Birdsgottafly Sat 24-Sep-11 16:17:34

If the child has previously been on a 'child in need' or CP plan, the awarding a SGO doesn't change that, it is the whole plan that decides who is responsible for overseeing contact.

The birth parent will still be assessed unless things have changed dramatically. It is individual, as there is so much scope in CP/CIN but unless a child is adopted and contact to be by letterbox only, then the LA should not be 'bowing out' of the process.

MurunBuchstansangur Sat 24-Sep-11 16:27:24

IME the LA did supervise contact under special guardianship. Eventually the court ordered no more contact.

madmomma Sat 24-Sep-11 19:17:29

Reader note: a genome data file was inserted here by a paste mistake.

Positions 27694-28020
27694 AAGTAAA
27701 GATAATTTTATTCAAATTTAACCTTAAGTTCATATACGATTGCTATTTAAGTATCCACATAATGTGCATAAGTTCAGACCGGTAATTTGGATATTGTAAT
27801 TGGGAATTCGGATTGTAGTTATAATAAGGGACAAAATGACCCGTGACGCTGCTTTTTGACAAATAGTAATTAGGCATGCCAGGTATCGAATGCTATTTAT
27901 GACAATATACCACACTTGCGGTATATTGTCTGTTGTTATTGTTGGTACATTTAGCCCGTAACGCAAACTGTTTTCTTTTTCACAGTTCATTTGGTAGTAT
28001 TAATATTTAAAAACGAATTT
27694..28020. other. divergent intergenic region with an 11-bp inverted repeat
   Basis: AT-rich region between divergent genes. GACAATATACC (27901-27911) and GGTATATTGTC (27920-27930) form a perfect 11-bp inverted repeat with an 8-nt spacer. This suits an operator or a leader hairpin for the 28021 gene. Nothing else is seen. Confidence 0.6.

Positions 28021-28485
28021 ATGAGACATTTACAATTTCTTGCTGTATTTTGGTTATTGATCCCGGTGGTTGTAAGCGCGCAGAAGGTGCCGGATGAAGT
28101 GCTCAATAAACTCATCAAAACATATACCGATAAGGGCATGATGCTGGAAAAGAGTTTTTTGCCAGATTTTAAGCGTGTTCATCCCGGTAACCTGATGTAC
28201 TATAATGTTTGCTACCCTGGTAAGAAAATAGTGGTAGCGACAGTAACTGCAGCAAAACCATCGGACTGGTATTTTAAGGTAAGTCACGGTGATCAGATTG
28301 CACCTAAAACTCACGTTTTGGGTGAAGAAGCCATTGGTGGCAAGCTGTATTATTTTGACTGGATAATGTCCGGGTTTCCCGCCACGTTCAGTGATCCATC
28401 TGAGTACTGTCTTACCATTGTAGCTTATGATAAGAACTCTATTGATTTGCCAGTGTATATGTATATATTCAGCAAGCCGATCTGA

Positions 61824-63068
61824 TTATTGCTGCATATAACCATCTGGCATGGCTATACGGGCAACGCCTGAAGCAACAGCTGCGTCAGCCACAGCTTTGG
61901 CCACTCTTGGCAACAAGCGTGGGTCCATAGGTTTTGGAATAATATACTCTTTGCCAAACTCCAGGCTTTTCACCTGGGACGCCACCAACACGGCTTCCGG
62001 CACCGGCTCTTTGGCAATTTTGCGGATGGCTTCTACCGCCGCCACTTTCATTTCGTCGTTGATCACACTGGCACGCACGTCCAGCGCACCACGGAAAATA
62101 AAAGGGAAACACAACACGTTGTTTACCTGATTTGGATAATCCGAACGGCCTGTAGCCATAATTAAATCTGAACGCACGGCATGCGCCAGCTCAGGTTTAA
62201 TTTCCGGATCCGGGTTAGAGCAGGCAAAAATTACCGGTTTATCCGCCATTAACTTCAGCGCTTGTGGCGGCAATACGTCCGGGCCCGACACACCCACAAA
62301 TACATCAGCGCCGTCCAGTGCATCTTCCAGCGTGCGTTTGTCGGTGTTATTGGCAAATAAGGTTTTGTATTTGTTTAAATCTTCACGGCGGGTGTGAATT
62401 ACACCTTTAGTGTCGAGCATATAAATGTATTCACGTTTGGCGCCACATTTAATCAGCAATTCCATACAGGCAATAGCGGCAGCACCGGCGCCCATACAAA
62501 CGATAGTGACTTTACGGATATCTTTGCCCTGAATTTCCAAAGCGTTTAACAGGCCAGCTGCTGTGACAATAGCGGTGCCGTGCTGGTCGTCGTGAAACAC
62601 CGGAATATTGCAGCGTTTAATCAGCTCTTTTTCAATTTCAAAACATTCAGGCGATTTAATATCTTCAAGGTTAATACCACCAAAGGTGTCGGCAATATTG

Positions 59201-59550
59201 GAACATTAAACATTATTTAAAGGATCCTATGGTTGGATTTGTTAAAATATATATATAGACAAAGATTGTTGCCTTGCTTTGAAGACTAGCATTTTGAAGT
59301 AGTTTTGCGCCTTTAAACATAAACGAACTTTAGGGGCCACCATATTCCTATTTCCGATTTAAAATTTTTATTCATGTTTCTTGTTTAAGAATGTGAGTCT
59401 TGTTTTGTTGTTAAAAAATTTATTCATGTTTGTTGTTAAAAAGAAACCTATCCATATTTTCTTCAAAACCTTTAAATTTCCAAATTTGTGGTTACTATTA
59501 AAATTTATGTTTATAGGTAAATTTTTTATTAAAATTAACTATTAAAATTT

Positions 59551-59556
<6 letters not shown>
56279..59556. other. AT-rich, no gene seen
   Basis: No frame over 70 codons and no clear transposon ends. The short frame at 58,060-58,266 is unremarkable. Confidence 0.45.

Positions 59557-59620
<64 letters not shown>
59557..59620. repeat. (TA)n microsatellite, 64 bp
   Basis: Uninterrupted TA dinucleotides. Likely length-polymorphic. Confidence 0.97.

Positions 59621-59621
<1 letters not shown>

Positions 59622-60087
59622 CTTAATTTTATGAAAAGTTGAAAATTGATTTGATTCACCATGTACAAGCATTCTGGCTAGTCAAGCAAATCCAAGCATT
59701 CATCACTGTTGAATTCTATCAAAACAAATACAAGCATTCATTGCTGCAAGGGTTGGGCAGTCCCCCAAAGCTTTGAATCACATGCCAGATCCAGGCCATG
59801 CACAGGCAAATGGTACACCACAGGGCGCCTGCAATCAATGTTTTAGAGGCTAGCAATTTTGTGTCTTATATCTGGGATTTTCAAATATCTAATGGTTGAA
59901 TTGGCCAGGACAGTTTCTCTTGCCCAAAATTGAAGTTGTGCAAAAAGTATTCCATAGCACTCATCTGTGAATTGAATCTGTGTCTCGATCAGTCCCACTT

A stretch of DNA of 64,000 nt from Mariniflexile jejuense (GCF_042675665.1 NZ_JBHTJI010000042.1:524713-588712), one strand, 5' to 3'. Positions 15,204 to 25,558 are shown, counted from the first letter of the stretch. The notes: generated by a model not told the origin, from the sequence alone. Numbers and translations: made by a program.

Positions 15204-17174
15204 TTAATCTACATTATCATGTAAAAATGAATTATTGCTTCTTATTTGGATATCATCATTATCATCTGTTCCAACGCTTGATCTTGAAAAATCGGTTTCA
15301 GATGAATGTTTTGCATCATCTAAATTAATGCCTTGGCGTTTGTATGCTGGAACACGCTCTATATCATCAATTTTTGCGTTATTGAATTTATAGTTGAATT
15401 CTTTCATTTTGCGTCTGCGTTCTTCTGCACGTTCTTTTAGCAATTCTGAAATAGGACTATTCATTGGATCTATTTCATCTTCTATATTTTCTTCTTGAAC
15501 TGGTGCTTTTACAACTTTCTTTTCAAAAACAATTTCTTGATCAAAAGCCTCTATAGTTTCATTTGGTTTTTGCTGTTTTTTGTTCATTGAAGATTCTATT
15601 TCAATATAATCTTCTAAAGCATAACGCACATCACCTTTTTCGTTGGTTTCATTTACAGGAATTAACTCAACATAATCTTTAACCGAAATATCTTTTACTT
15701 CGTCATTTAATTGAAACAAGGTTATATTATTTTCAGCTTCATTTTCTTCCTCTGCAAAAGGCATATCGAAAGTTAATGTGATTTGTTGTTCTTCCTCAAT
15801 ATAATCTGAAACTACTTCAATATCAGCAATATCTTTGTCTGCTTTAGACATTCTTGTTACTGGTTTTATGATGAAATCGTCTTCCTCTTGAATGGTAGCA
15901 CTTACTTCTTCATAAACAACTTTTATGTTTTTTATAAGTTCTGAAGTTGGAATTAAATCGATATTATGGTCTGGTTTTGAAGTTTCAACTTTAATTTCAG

very encouraging. Thanks v much

NanaNina Tue 27-Sep-11 00:23:00

Have had 25 years experience of sw and tm mgr in children's services for a LA. Also had 5 years experience working independently and assessing people for SGOs.

The issue of contact has to be addressed by the assessing social worker. They have to ask the birth parents for their views on frequency of contact etc. and the prospective SGs. Contact has to be (as I'm sure you all know) based on the best interests of the child and much depends on the age of the child and how long they have lived with birth family etc. The assessing sw has to make a recommendation in her SGO report to the court on the frequency of contact (most judges like it to be x 6 per year or quarterly) and where it is to take place.

The assessing sw also has to complete an assessment of any needs that the SGs may have in the present or the future (including financial needs) and judges will not hear SGO hearings unless the assessment of need is completed.